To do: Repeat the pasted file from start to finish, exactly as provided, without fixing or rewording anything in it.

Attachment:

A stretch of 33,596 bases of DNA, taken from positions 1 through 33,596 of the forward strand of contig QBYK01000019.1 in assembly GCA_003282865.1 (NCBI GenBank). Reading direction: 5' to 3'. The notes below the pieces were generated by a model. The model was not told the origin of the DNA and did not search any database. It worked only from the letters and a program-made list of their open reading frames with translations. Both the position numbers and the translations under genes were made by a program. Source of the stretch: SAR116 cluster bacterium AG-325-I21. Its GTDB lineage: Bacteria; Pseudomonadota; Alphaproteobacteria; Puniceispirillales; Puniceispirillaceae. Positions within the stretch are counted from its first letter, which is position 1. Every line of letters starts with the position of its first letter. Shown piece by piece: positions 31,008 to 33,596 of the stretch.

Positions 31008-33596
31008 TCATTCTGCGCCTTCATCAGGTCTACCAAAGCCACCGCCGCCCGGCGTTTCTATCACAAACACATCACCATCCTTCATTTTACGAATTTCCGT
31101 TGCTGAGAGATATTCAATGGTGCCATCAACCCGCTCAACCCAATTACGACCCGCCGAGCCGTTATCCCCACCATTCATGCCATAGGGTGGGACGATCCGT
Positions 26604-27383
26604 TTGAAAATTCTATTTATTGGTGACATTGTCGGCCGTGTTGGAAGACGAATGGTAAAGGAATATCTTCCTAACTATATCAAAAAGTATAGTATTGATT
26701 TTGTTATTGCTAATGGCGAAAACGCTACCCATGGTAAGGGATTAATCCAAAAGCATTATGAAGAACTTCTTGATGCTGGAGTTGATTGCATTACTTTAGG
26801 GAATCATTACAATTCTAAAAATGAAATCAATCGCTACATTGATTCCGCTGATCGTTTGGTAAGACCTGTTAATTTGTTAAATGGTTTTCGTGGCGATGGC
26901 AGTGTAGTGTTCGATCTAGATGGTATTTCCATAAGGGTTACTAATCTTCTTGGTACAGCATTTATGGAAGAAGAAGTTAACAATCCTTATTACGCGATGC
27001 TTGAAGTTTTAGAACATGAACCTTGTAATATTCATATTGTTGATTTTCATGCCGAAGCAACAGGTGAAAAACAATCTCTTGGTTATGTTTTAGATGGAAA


A stretch of 33,596 bases of DNA, taken from positions 1 through 33,596 of the forward strand of contig QBYK01000019.1 in assembly GCA_003282865.1 (NCBI GenBank). Reading direction: 5' to 3'. The notes below the pieces were generated by a model. The model was not told the origin of the DNA and did not search any database. It worked only from the letters and a program-made list of their open reading frames with translations. Both the position numbers and the translations under genes were made by a program. Source of the stretch: SAR116 cluster bacterium AG-325-I21. Its GTDB lineage: Bacteria; Pseudomonadota; Alphaproteobacteria; Puniceispirillales; Puniceispirillaceae. Positions within the stretch are counted from its first letter, which is position 1. Every line of letters starts with the position of its first letter. Shown piece by piece: positions 31,008 to 33,596 of the stretch.

Positions 31008-33596
31008 TCATTCTGCGCCTTCATCAGGTCTACCAAAGCCACCGCCGCCCGGCGTTTCTATCACAAACACATCACCATCCTTCATTTTACGAATTTCCGT
31101 TGCTGAGAGATATTCAATGGTGCCATCAACCCGCTCAACCCAATTACGACCCGCCGAGCCGTTATCCCCACCATTCATGCCATAGGGTGGGACGATCCGT
Positions 26604-27383
26604 TTGAAAATTCTATTTATTGGTGACATTGTCGGCCGTGTTGGAAGACGAATGGTAAAGGAATATCTTCCTAACTATATCAAAAAGTATAGTATTGATT
26701 TTGTTATTGCTAATGGCGAAAACGCTACCCATGGTAAGGGATTAATCCAAAAGCATTATGAAGAACTTCTTGATGCTGGAGTTGATTGCATTACTTTAGG
26801 GAATCATTACAATTCTAAAAATGAAATCAATCGCTACATTGATTCCGCTGATCGTTTGGTAAGACCTGTTAATTTGTTAAATGGTTTTCGTGGCGATGGC
26901 AGTGTAGTGTTCGATCTAGATGGTATTTCCATAAGGGTTACTAATCTTCTTGGTACAGCATTTATGGAAGAAGAAGTTAACAATCCTTATTACGCGATGC
27001 TTGAAGTTTTAGAACATGAACCTTGTAATATTCATATTGTTGATTTTCATGCCGAAGCAACAGGTGAAAAACAATCTCTTGGTTATGTTTTAGATGGAAA